Mt Baw Baw Tourist Road has reopened

The damage to the Mt Baw Baw Tourist Road from June's storms. The road has reopened following extensive work.

Staff writers

Mt Baw Baw Tourist Road has reopened to traffic following months of hard work to rebuild sections of road damaged by major landslips in the unprecedented June 2021 storms.
Significant landslips occurred at 12 locations along Mt Baw Baw Road, forcing its closure for about 45 kilometres from Willow Grove Road to the South Face Road intersection.
The extreme weather event caused large sections of the road to fall away, and in addition, many drains were blocked by fallen trees and other vegetation.
Geotechnical engineers used specialist equipment to stabilise the hillsides and future-proof against further slippage as part of the recovery.
More than 20,000 tonnes of rock were imported to the landslip sites and placed by crews to strengthen the roadway and rebuild the impacted locations.
High altitudes and the narrow roads added to the challenging task as crews worked tirelessly to clear debris and restore access over the cold and wet winter conditions.
“We thank the local community for their patience and the hard work of all involved in this complex project to reopen Mt Baw Baw Road to locals and tourists ahead of the summer holidays,” Roads and Road Safety Minister Ben Carroll said.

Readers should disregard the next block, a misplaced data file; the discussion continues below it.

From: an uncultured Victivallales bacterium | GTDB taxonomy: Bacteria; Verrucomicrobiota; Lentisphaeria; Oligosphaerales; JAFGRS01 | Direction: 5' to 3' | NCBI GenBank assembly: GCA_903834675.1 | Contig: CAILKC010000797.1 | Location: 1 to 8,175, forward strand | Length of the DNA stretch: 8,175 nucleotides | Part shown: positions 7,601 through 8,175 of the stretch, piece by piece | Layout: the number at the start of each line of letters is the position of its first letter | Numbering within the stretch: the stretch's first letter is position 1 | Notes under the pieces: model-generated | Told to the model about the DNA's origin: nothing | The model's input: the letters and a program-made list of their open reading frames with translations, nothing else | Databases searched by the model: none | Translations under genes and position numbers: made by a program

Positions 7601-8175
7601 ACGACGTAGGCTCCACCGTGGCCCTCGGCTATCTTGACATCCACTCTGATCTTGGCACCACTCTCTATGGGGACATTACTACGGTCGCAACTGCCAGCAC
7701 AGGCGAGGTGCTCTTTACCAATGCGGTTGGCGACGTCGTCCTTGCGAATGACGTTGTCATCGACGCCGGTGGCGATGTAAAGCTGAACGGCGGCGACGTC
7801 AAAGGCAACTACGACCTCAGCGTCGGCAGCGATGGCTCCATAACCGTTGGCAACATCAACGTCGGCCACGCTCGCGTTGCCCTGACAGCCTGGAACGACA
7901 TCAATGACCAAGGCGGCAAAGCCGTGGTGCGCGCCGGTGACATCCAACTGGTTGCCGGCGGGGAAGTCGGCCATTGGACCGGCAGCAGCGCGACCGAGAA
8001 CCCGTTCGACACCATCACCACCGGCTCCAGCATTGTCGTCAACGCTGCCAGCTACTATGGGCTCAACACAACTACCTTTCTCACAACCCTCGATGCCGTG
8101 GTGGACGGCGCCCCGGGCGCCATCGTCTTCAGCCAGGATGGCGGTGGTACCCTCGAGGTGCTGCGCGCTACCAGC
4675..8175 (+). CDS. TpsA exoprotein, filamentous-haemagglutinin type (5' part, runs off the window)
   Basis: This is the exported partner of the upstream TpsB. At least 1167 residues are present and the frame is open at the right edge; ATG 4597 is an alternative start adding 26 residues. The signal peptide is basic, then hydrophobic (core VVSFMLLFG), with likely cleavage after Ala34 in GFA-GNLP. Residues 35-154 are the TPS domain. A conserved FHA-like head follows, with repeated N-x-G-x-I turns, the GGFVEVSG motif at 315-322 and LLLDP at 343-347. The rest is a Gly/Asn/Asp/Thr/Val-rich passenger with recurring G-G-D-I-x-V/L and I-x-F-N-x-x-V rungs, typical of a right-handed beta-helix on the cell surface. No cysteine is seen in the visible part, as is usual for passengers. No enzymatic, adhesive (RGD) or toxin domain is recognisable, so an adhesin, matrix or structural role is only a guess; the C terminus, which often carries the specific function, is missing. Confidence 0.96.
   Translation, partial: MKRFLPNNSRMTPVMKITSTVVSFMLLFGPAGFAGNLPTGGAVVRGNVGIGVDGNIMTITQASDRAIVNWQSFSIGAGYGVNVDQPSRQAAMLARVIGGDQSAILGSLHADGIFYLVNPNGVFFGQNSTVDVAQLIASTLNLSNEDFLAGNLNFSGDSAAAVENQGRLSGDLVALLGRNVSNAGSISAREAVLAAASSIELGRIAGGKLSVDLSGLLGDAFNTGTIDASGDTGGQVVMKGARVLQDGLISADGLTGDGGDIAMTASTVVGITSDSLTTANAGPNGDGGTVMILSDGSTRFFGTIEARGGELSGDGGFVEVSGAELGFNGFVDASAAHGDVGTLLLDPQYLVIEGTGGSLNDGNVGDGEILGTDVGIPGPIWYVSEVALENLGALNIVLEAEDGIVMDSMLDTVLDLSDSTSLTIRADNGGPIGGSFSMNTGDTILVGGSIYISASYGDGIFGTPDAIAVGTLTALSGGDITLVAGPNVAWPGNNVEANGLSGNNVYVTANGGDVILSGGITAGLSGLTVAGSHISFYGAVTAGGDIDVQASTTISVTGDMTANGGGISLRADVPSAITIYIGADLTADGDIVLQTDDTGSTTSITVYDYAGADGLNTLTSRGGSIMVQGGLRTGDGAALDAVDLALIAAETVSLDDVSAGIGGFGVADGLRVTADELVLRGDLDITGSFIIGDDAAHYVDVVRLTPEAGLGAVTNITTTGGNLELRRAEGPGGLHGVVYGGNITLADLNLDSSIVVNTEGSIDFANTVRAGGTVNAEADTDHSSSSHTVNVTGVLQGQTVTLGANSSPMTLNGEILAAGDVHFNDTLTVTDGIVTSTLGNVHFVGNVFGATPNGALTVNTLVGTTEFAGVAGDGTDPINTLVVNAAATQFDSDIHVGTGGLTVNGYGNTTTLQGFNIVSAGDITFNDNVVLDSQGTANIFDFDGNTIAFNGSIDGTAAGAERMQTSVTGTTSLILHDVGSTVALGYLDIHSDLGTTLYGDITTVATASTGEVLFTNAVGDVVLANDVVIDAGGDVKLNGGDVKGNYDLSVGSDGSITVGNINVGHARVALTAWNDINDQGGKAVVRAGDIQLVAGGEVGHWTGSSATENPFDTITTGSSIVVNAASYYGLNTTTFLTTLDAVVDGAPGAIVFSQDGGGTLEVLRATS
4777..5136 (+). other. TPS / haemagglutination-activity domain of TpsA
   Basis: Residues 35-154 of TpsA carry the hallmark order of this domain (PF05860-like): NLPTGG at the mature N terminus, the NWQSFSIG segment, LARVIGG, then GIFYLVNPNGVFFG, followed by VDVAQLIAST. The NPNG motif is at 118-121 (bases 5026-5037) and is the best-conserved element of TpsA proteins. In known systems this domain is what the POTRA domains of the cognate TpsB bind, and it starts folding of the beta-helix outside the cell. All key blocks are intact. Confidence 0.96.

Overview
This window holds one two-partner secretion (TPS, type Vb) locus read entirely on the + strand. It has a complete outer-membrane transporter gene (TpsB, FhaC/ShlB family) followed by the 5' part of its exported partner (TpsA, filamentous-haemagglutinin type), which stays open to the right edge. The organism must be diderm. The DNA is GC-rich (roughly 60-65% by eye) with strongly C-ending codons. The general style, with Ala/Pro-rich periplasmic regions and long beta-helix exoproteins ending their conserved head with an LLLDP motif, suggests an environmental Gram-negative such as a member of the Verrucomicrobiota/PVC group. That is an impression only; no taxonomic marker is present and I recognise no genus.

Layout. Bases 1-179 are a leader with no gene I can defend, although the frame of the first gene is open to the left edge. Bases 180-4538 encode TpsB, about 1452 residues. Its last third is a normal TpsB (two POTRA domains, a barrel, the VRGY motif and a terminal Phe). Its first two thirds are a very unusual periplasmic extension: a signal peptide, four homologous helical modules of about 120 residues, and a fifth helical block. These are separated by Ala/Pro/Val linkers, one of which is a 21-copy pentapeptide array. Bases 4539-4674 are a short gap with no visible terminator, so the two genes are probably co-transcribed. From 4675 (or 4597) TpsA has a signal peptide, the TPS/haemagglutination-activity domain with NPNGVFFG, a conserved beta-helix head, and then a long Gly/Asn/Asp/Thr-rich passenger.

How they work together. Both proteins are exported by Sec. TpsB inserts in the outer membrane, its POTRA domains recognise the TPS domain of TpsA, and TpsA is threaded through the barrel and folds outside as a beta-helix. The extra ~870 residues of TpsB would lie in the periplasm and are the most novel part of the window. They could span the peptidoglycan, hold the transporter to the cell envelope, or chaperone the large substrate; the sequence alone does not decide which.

“Not only have we repaired the road – we’ve made a range of improvements that will make journeys into the high country safer and more reliable for all drivers into the future.”
The repairs and improvements to Mt Baw Baw Road will support the local economy, promoting increased tourism by improving access to the area with safer and more reliable journeys.
“The reopening of Mt Baw Baw Tourist Road has required crews to work hundreds of hours to clear and remove fallen trees, debris, and hazards,” Labor Member for Eastern Victoria Harriet Shing said.
“These further improvements to the road and surrounds will enhance safety, improve access to market for a range of industries and help Gippsland’s economy to rebound as we continue our pandemic recovery efforts.”
Works to repair the retaining wall at the final landslip site will progress under traffic
management conditions.
All works are anticipated to be completed and the road fully restored in early 2022.
Upgrades to the affected sections included drainage and earthworks, major excavation, asphalt resurfacing, installing guardrails, road strengthening, line-marking, and installing new guideposts and signs.
The June storms impacted more than 2000 kilometres of Gippsland’s arterial road network, with more than 180 roads closed across the region’s arterial and local road network as a result.